• 0 avatar
      28-Cars-Later

      The fact the electrical grid cannot support mass EV adoption?

      The current grid is already on the edge of failure for geographic reasons:

      http://www.scientificamerican.com/article/us-electrical-grid-on-failure/

      Now add 100 million battery powered devices which didn’t exist thirty years ago while in the same time frame a number of nuclear plants went offline and only a limited number of coal fired or nat gas plants went up to replace them. Most in government would prefer not to replace the lost nuclear power with more coal/nat gas because of ManBearPig and instead prefer the exploration of power through unicorn farts. In any event I am left to conclude:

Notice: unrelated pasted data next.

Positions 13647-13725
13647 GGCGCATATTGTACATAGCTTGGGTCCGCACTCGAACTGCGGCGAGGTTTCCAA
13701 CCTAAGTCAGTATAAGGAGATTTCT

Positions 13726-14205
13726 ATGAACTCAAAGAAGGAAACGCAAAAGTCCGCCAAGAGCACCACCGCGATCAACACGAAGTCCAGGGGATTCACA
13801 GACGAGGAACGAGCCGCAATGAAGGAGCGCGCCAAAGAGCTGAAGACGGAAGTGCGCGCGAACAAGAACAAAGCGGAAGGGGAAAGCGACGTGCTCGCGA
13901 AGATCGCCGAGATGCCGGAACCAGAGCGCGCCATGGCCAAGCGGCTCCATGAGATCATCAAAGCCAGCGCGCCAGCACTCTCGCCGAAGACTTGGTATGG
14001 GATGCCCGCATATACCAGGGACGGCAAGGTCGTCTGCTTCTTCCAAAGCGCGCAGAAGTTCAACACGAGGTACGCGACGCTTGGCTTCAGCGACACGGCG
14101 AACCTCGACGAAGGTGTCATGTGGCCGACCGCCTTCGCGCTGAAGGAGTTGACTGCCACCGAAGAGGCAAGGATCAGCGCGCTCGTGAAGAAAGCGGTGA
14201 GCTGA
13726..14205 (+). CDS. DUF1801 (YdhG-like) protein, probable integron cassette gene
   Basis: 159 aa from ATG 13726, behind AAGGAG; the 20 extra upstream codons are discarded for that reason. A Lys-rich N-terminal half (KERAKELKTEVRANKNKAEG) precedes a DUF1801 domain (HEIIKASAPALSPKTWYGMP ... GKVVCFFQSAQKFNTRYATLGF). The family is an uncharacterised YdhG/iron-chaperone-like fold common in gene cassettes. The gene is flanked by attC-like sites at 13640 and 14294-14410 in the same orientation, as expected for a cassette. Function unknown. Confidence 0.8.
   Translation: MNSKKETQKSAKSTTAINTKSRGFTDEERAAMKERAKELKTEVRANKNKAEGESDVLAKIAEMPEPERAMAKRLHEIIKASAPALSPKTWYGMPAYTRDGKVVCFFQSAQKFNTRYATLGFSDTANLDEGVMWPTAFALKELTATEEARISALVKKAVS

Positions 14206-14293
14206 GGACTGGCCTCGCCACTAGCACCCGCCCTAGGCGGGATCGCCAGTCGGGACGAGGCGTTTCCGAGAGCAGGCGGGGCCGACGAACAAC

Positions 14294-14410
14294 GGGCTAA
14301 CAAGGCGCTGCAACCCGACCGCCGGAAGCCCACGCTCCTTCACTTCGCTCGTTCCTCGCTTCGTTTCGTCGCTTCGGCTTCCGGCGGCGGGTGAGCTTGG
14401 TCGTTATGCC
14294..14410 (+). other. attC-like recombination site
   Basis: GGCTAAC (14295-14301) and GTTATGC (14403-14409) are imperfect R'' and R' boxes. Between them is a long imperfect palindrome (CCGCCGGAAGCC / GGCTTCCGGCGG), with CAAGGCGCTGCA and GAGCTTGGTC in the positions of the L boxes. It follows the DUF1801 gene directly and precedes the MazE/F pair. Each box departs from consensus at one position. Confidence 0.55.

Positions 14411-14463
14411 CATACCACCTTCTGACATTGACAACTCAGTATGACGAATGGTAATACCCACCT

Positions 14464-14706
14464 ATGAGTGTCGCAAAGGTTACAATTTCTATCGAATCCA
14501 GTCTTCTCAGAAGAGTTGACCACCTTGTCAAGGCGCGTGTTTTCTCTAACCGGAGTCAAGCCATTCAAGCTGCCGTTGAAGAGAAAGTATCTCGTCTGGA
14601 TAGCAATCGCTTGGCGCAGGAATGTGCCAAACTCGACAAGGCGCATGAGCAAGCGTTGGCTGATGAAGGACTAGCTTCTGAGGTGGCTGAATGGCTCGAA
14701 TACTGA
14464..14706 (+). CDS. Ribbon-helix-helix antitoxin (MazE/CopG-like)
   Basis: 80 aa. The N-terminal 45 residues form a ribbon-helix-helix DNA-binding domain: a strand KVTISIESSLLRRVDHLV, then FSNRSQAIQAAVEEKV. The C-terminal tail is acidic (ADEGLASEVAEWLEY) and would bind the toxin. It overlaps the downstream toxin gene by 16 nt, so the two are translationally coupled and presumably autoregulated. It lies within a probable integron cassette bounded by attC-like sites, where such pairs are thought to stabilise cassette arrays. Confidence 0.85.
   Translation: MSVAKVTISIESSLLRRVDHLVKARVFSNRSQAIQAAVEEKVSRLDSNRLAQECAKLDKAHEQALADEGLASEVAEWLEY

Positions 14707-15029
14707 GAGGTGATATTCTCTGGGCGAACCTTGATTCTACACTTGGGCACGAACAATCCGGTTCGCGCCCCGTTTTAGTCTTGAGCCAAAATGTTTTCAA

EV: You can’t afford it Amerika

      • 0 avatar
        notapreppie

        I’ve always wondered why we don’t go with a more distributed power generation network.

        If every home could generate 10% of its own energy requirements, that could make a huge difference.

        Hell, the power companies can get into the business of selling/maintaining the systems installed in each home.

      • 0 avatar
        FormerFF

        That paper is based on a mathematical model performed by a team of physicists, and not by people who actually work with electric grids. Said one transmission grid engineer: “I suppose I should be open-minded to new research, but I’m not convinced,” “The problem is that this doesn’t reflect the physics of how the power grid operates.”

        There is rather a lot of grid capacity for EV charging available in the overnight hours.

      • 0 avatar
        George B